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SEC Proposes Changes to Exempt Offerings to Promote Capital Formation

by | Jun 16, 2020 | Regulation A

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The Securities and Exchange Commission has proposed a series of amendments designed to simplify, harmonize, and improve the exempt offerings framework for issuers and investors, and to promote the capital creation opportunities offered via crowdfunding and Regulation A.

The proposed amendments, the SEC says, “seek to address gaps and complexities in the exempt offering framework that may impede access to investment opportunities for investors and access to capital for issuers.”

The Securities Act requires that securities be registered with the SEC, unless an exemption from registration is available. Eight years ago, Congress authorized the expansion of exempt offerings to assist businesses in their efforts to create capital. This led to the creation of crowdfunding exemptions and a dramatic expansion of Regulation A.

Currently, however, exempt offerings under Regulation D’s Rule 506(b) and Rule 506(c) are most commonly used by issuers. To spur greater interest in alternatives, specifically Regulation A and crowdfunding, the SEC has proposed a series of changes suggested by the investment community to make them more attractive for market participants.

Proposed Changes

The capital formation proposal includes the following amendments to reporting and issuing requirements:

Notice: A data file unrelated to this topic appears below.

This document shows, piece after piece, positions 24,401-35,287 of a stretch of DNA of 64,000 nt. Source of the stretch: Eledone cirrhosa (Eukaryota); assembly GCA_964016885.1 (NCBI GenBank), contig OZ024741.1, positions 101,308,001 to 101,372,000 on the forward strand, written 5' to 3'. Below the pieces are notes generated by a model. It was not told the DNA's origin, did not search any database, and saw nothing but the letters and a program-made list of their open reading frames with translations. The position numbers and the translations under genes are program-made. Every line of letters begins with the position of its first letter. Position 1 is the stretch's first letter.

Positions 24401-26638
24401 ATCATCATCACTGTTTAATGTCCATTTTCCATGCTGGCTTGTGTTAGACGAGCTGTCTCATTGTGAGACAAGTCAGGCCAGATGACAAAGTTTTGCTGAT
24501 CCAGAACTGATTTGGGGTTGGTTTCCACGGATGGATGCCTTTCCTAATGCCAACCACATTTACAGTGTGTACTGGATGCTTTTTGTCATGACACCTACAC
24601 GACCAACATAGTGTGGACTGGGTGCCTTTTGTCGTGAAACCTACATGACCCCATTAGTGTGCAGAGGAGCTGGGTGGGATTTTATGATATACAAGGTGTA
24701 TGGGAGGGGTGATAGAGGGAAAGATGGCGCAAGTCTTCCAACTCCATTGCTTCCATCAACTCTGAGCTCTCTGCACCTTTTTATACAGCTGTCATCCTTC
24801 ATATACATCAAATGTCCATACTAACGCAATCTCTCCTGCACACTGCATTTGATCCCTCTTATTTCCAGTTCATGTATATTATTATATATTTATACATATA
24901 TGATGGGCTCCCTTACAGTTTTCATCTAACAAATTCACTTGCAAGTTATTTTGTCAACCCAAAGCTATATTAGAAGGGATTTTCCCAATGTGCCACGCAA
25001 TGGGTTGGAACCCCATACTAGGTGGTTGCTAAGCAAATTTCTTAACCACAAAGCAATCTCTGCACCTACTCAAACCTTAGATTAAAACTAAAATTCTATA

• Regulation A. The offering limit for Tier 2 offerings (offerings of more than $20 million in securities) would increase from a maximum of $50 million per year to $75 million. The proposal would also exclude reporting issuers who have not filed required reports in the prior two years not only under Regulation A of the Securities Act of 1933, but also under Section 13 or 15(d) of the Exchange Act, from eligibility to use Regulation A. Integration rules would also be altered to create additional safe harbors for issuers to encourage them to use Reg A offerings.
  • Regulation Crowdfunding. The offering limit would increase from $1.07 million per year to $5 million. Investment limits would be lifted entirely for accredited investors, and for non-accredited investors, investment limits would be based upon the greater of annual income or net worth (rather than the lesser of those factors, on which those limits are currently based). Testing-the-waters communications would now be permitted before Form C is filed (instead of after, as presently permitted).
  • Regulation D: Rule 504. Offering limits would increase from $5 million to $10 million.

Discussion at the SEC

The SEC’s Small Business Capital Formation Advisory Committee discussed and voted in support of all of the proposed amendments at its meeting on May 8.

Following are a few of the issues considered by the committee:

The SEC’s Goal. SEC staff said that the goal in raising the limits for exempt offerings was to make them “more cost effective and attractive to a broader group of issuers,” thus attracting more issuers with a higher growth potential and higher capital needs. This might make the offerings “more attractive to intermediaries who could help create a robust market in these securities.